Moving from a marriage where you have someone else to rely on financially to being a single parent can be very challenging. Not only do you have to go through the process of getting divorced from your spouse, but you now are solely responsible for your own financial success or failure. But to make sure that you never have to deal with a financial failure, here are three tips for surviving financially as a newly single parent.
Eliminate Debt As Quickly As You Can
Before you can start getting ahead with our finances, you have to deal with any past financial baggage that’s left over from your marriage, including debt. To give you the best chance of financial success, it’s wise to eliminate your debt as quickly as you can. To do this, Jennifer Wolf, a contributor to The Spruce, recommends that you start putting all extra funds toward your piece of debt with the highest interest rate, as this debt is costing you the largest amount of money. Even if you’re only barely able to pay more than the minimum payment, any extra you’re able to put toward this debt will help pay it down faster and save you a lot of money in the long run.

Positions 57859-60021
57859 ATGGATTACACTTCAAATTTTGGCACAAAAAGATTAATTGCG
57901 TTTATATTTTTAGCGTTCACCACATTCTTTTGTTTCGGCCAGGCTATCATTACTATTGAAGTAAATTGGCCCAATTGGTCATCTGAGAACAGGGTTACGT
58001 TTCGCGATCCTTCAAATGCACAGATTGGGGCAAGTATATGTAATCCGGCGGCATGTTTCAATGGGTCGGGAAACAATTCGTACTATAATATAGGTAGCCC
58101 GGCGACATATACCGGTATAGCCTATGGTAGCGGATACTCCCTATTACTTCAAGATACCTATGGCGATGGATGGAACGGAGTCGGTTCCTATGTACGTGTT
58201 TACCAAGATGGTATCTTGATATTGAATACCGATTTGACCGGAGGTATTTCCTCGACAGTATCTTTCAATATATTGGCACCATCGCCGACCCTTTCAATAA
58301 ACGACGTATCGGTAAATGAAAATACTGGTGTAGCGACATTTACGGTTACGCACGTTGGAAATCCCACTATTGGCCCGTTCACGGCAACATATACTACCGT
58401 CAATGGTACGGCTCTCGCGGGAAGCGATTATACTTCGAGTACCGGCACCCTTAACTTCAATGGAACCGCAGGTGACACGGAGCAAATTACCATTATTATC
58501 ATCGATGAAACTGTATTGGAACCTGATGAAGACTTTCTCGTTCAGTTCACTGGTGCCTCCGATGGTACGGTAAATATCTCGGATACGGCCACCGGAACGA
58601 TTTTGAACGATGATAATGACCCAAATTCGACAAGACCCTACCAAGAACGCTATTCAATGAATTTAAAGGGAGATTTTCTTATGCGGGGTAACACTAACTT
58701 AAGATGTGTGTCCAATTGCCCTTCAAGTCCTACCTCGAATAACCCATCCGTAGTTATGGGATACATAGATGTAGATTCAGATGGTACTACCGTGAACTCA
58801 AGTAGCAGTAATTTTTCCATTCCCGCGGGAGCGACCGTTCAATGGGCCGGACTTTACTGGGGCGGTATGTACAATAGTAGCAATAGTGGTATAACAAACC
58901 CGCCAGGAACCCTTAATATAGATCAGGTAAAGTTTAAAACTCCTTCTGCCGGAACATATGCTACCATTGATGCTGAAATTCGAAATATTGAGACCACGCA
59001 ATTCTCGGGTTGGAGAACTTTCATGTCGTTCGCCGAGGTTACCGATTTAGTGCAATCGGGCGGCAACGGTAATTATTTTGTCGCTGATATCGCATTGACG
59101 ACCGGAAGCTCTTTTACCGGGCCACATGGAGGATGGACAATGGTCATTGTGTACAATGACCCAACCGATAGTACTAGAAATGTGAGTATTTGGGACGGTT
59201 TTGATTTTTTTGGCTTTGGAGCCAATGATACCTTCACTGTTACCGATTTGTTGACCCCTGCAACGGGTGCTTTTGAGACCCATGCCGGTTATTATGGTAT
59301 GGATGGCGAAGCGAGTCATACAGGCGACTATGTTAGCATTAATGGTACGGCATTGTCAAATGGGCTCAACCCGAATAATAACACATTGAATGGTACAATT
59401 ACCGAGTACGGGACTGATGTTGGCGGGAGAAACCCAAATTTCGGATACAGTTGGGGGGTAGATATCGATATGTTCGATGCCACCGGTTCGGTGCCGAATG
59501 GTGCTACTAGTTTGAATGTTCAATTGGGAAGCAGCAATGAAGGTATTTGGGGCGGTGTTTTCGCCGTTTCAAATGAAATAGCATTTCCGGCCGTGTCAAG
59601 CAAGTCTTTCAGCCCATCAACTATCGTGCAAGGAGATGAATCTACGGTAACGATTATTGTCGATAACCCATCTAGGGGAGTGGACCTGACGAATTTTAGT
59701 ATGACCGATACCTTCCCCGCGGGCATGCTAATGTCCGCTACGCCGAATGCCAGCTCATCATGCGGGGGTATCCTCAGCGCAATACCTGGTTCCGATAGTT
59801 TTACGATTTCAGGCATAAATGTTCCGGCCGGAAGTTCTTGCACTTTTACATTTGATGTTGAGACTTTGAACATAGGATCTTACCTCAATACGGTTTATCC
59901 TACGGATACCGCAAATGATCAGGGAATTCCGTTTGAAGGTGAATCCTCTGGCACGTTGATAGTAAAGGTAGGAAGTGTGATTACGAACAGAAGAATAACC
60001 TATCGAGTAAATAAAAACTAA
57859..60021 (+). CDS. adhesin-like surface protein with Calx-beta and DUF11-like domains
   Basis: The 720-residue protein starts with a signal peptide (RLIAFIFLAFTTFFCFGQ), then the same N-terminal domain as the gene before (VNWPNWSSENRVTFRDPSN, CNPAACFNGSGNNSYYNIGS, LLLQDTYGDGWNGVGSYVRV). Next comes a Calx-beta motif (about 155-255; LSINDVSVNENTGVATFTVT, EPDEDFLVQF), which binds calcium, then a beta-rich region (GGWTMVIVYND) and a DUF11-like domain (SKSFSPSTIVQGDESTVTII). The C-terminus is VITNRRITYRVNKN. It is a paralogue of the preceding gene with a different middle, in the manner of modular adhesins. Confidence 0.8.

Get Serious About Budgeting
While you may have had a little more financial flexibility when working with two paychecks, moving down to one income usually requires you to become better at managing this smaller amount of money. According to April McCaffery, a contributor to DivorcedMoms.com, this means that you should get serious about budgeting and budget every dollar that comes in and out of your home. If you have a system you like, stick with that to help you successfully budget. But if you haven’t found a budgeting system that fits for you yet, try out a few financial websites or apps to help you uncover what type of budgeting will work best for your personality.
Whip Your Credit Into Shape
To be able to get the things you need as a single parent, like your own home or car, you’ve got to have a decent credit score. According to Emma Johnson of WealthySingleMommy.com, having a low credit score can make it hard to get housing or even acquire a good job. So if you know your credit score could do with some improvement, do what you can to whip that credit into shape and start building up a solid credit score that will help you, not hurt you.
If you’re concerned about how you can make ends meet while being a single parent, consider using the tips mentioned above to help you gain control of your finances today.